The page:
Why did the US decide to invade Haiti in 1994?

On September 19th, 1994, the US started the operation “Uphold Democracy” in Haiti, which aimed to restore Jean Bertrand Aristide back to power. Aristide had been in exile since after the coup staged by the Haitian army on September 30th, 1991. The coup was masterminded by General Cédras whom Aristide had appointed as chief of the army. Since then, Cédras ruled as de-facto dictator, and remained the most influential person in Haiti. His regime was among the most violent in the Americas and repressed Aristide’s partisans; roughly 5,000 citizens were murdered, migration on sailboats toward the US intensified, and hundreds of women were raped by the military (Rey Terry: 74). The American senator Christopher Dodd claimed that: “Human rights abuses are worse than under the days of Papa Doc Duvalier” (Ralph Pezzullo: 252). Haiti’s economy was also looted: The military junta enriched itself through drug dealing and smuggling (Girard, P. R: 129); Cédras and his Generals accumulated $ 79 million (Douglas Jehl) while Haiti’s income per capita decreased by 30% (Elizabeth Gibbons).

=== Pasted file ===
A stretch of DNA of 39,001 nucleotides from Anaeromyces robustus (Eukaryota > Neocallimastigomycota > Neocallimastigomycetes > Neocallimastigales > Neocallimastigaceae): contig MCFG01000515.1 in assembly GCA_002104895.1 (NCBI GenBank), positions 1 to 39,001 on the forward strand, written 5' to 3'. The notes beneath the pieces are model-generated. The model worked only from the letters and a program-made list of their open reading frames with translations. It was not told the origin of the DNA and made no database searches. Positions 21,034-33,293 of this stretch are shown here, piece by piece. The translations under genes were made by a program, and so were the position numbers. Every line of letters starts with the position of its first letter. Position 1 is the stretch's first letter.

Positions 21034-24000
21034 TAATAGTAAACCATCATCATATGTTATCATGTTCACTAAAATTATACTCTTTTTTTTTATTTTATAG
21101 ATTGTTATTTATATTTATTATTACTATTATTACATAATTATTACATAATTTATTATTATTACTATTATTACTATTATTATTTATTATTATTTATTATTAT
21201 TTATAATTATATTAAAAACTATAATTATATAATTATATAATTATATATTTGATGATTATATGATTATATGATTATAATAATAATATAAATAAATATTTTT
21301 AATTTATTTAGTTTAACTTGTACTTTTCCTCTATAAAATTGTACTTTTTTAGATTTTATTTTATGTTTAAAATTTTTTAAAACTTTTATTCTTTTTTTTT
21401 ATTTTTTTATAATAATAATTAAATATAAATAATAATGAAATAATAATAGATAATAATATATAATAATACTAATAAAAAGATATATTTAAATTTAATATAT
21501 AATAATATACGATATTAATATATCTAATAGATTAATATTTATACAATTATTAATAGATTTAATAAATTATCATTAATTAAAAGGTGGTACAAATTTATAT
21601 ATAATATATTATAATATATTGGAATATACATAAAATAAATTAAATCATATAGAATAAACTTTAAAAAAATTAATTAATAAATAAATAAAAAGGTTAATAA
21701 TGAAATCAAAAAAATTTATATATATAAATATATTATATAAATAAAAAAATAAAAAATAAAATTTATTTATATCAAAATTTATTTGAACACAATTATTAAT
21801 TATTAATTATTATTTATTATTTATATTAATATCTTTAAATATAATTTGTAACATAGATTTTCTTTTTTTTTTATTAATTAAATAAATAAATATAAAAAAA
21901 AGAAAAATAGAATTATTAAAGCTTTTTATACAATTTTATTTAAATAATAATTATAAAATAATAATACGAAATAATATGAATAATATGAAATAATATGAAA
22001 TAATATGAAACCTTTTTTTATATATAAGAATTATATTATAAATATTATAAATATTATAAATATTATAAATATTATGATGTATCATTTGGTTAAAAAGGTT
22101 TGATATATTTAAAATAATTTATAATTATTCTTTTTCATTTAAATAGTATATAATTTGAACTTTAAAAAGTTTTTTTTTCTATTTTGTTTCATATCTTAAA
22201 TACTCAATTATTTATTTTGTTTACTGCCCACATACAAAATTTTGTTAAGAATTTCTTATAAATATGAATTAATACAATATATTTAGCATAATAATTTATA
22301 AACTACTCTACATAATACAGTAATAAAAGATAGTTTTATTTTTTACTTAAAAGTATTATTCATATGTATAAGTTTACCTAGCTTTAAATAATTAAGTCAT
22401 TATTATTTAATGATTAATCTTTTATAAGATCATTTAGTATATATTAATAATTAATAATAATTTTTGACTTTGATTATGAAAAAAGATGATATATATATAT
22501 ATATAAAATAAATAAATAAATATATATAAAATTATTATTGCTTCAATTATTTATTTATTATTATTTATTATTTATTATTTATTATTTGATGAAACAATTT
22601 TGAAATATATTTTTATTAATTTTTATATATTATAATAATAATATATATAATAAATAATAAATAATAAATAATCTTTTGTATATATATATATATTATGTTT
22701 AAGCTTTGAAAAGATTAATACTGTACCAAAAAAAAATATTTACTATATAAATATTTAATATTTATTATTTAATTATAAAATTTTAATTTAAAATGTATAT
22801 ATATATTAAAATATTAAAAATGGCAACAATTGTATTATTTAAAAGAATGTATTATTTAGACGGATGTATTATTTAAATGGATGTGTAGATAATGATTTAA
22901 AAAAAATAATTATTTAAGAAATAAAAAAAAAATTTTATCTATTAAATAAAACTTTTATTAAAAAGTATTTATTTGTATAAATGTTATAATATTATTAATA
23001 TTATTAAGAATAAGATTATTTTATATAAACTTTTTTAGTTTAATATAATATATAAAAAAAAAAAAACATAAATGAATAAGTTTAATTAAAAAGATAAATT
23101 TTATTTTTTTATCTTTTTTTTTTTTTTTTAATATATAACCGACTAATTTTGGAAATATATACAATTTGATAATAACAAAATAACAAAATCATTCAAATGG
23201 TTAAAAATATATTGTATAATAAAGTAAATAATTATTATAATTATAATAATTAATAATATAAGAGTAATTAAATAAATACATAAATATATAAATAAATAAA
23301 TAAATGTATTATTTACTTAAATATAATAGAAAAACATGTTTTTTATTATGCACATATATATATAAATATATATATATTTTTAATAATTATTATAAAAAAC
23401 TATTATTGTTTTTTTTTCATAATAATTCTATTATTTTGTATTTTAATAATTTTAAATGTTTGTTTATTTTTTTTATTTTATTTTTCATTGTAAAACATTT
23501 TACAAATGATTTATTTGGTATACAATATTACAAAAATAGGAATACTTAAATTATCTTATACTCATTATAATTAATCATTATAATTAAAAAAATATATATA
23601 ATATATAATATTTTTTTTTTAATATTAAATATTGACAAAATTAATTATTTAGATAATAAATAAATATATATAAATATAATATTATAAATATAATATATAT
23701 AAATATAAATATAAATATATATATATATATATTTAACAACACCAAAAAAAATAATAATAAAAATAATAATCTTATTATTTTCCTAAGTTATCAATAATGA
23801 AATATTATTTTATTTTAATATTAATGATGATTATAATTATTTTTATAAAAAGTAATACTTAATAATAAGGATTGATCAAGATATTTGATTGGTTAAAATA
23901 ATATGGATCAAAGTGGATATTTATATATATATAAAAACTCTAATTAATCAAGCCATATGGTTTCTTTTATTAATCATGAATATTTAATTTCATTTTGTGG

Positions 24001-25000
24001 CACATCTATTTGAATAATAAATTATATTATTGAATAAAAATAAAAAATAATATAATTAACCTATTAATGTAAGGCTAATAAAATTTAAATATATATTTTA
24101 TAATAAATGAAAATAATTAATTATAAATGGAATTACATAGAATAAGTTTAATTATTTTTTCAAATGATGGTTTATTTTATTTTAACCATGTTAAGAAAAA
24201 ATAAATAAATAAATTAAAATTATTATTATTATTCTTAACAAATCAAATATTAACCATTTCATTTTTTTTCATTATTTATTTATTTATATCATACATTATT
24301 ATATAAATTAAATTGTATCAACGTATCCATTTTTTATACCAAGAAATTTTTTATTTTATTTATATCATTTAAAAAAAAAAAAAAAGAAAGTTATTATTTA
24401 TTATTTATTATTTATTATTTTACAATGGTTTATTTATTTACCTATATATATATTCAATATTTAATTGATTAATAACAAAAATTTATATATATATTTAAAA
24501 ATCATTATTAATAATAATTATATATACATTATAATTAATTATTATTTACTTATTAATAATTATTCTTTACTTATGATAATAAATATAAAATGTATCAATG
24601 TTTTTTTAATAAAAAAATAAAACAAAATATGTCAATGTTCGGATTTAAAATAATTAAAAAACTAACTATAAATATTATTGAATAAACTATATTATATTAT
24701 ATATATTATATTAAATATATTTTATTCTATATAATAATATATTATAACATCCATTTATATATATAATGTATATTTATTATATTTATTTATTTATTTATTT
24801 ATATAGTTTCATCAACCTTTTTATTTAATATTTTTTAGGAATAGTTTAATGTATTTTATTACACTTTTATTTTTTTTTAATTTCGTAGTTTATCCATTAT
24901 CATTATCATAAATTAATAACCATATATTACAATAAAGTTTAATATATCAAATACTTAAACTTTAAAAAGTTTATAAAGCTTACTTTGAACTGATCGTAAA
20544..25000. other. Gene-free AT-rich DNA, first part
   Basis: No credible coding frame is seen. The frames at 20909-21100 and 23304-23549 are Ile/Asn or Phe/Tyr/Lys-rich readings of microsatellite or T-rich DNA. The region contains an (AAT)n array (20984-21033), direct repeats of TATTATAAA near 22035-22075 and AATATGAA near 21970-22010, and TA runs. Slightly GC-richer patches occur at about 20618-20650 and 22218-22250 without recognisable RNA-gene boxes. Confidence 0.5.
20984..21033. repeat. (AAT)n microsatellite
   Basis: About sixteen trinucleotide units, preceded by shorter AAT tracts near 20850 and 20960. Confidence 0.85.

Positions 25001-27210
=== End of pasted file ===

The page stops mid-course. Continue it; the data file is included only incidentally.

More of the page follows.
Cedras VS Clinton.jpg

In response to the regime’s atrocities, the US and the UN in concert with Aristide worked exhaustively to undermine Cédras. Assets of Haitian officials in the US were frozen; foreign aid was prohibited; and an economic embargo was imposed, limiting Haiti in its exports, imports, and oil shipments (Gibbons E. et al: 1).  Furthermore, the UN forced Cédras to sign an agreement at Governors Island, whereby he pledged to peacefully relinquish power by October 30th, 1994. But, Cédras refused to leave when the day came, which prompted the International community to intensify their pressure. Live on TV in 1994, Bill Clinton unsparingly condemned Cédras of human right abuses and left a blunt ultimatum: “your time is up; leave now, or we will force you from power.” Then, Cédras resigned and went to exile in Panama. Shortly after, deposed President Aristide was reinstated on October 15th, and the UN sanctions were lifted.

Why did Cédras decide to step down and negotiate with the US? And why did the US decide to pressure him? To understand this outcome, a background of the US’s and Cédras’s interests will be presented, and the same outcome will be predicted through a Game Theory model.

The US’s motives
The US had two main motives for overthrowing Cédras. The first was to stop the migration waves of Haitians toward their shores. After the coup, Haitians fled repression and poverty by intensively sailing to Florida. The US Coast Guard seized 6,013 migrants by November 1991 and 13053 by May 1992 (Ralph Pezzullo: 246). Bill Clinton was concerned with this influx of refugees. According to Clinton, 300,000 Haitians who were in hiding might also migrate to the US, which could disrupt the American economy. “We must act” announced Bill Clinton.